Unemployment Hits 8.5%

One of the reasons why the stock market rallied yesterday was that the Financial Accounting Standards Board relaxed some of its accounting rules. I’m certainly glad for yesterday’s rally, but let’s be frank: If a company wants to fudge a bit on their numbers, they now have a chance.

The rule change makes sense for insurance companies because they often hold bonds. But it doesn’t make sense for banks that like to sell mortgage pools and other loans.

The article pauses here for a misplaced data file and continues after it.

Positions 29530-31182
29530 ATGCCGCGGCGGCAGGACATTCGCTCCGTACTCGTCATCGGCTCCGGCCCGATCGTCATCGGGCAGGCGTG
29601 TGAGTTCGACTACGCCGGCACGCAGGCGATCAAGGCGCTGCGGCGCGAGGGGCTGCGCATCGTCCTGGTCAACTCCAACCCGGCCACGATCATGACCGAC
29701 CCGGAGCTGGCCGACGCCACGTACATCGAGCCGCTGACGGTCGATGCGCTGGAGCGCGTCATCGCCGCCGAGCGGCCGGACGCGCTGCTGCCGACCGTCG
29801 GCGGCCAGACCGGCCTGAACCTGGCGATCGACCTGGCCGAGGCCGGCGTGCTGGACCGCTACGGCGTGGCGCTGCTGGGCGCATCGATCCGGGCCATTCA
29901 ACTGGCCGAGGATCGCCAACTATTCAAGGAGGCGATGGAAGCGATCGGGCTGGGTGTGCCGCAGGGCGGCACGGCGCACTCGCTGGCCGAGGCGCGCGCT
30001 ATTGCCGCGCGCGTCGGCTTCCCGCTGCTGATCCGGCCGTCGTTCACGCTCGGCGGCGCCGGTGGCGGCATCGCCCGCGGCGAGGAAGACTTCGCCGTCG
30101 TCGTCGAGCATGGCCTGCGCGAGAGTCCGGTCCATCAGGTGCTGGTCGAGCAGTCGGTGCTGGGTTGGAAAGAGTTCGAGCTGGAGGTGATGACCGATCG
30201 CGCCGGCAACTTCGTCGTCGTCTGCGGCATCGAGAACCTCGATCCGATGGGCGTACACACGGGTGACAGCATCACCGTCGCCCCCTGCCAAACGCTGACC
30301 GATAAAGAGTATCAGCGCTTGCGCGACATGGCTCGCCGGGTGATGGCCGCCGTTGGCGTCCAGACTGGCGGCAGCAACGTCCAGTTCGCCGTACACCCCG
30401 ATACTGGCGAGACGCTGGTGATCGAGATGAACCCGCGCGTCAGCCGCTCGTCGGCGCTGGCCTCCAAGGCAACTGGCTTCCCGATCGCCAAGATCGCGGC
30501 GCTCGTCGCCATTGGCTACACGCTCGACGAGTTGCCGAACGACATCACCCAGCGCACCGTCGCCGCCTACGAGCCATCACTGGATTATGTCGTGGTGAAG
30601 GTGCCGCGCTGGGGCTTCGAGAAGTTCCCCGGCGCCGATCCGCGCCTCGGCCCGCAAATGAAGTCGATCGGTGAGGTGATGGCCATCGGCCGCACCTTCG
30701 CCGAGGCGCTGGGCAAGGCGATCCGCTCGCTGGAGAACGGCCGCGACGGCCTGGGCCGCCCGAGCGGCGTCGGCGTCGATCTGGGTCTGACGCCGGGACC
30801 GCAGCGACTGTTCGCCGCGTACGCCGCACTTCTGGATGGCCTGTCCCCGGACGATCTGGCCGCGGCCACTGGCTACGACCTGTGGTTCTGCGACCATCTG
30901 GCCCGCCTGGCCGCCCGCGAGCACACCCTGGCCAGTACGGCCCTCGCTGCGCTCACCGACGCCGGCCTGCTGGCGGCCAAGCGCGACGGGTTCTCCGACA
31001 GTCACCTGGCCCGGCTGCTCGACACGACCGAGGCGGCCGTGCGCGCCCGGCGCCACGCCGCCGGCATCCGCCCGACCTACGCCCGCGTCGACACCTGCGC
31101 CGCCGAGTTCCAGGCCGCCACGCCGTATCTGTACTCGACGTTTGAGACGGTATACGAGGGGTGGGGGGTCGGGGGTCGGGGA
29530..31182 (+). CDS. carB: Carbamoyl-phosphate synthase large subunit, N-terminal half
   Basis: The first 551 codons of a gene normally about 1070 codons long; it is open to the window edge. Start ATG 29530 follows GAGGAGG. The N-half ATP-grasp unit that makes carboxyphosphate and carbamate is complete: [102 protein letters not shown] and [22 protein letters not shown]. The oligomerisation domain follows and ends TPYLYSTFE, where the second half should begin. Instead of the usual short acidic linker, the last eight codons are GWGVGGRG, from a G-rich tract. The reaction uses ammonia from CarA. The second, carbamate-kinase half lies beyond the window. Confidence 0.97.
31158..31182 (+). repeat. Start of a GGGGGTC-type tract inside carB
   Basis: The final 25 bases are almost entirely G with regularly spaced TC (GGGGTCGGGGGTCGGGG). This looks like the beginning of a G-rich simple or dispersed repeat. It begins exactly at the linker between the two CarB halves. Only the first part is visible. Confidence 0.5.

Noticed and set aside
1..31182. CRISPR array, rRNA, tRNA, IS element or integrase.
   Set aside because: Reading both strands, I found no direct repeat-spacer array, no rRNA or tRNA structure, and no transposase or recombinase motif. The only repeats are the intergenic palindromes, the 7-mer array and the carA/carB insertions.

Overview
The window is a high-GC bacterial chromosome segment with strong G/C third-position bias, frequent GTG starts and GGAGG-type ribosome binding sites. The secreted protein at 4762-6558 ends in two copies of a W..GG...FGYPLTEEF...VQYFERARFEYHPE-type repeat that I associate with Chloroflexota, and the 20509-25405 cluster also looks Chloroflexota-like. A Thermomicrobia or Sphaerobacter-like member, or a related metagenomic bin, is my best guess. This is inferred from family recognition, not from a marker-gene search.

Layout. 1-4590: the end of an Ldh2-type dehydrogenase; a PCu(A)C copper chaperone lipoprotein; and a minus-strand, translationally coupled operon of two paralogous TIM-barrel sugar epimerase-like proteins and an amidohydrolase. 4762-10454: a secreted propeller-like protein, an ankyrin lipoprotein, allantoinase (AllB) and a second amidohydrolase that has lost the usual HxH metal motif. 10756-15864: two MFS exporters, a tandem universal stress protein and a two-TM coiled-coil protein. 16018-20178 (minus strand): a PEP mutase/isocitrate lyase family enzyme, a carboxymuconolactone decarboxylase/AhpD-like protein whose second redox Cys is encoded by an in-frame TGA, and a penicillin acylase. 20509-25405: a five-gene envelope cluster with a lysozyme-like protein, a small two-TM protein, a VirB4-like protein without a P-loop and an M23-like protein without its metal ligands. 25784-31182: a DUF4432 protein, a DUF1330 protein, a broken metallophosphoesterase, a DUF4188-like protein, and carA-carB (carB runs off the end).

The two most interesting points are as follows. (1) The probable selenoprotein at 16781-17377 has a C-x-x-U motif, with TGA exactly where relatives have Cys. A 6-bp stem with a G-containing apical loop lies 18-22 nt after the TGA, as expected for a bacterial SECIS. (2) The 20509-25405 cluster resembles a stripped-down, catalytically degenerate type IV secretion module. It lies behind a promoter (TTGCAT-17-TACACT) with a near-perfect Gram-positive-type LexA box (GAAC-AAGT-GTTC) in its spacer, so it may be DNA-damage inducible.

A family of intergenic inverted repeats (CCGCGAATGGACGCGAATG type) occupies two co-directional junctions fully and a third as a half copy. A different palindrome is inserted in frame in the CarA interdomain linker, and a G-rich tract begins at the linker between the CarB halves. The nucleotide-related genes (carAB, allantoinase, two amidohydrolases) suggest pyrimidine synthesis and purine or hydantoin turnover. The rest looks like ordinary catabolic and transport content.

The big news this morning was the unemployment report. The jobless rate jumped to 8.5% last month to reach its highest level in 25 years. If you include part-time and discouraged workers, then the unemployment rate would be 15.6%. Last month, the economy shed 663,000 jobs.

Even though previous months were revised higher, that happens every month. Since President Obama escaped the G-20 summit without much public criticism, the next hurdle will be the implementation of the Secretary Geithner’s private/public partnership plan, followed by the dismal first-quarter (down 34% for the S&P 500). If we get over these hurdles, then we’ll be in great shape and not look back. Investors should continue focusing on fundamentally superior stocks.

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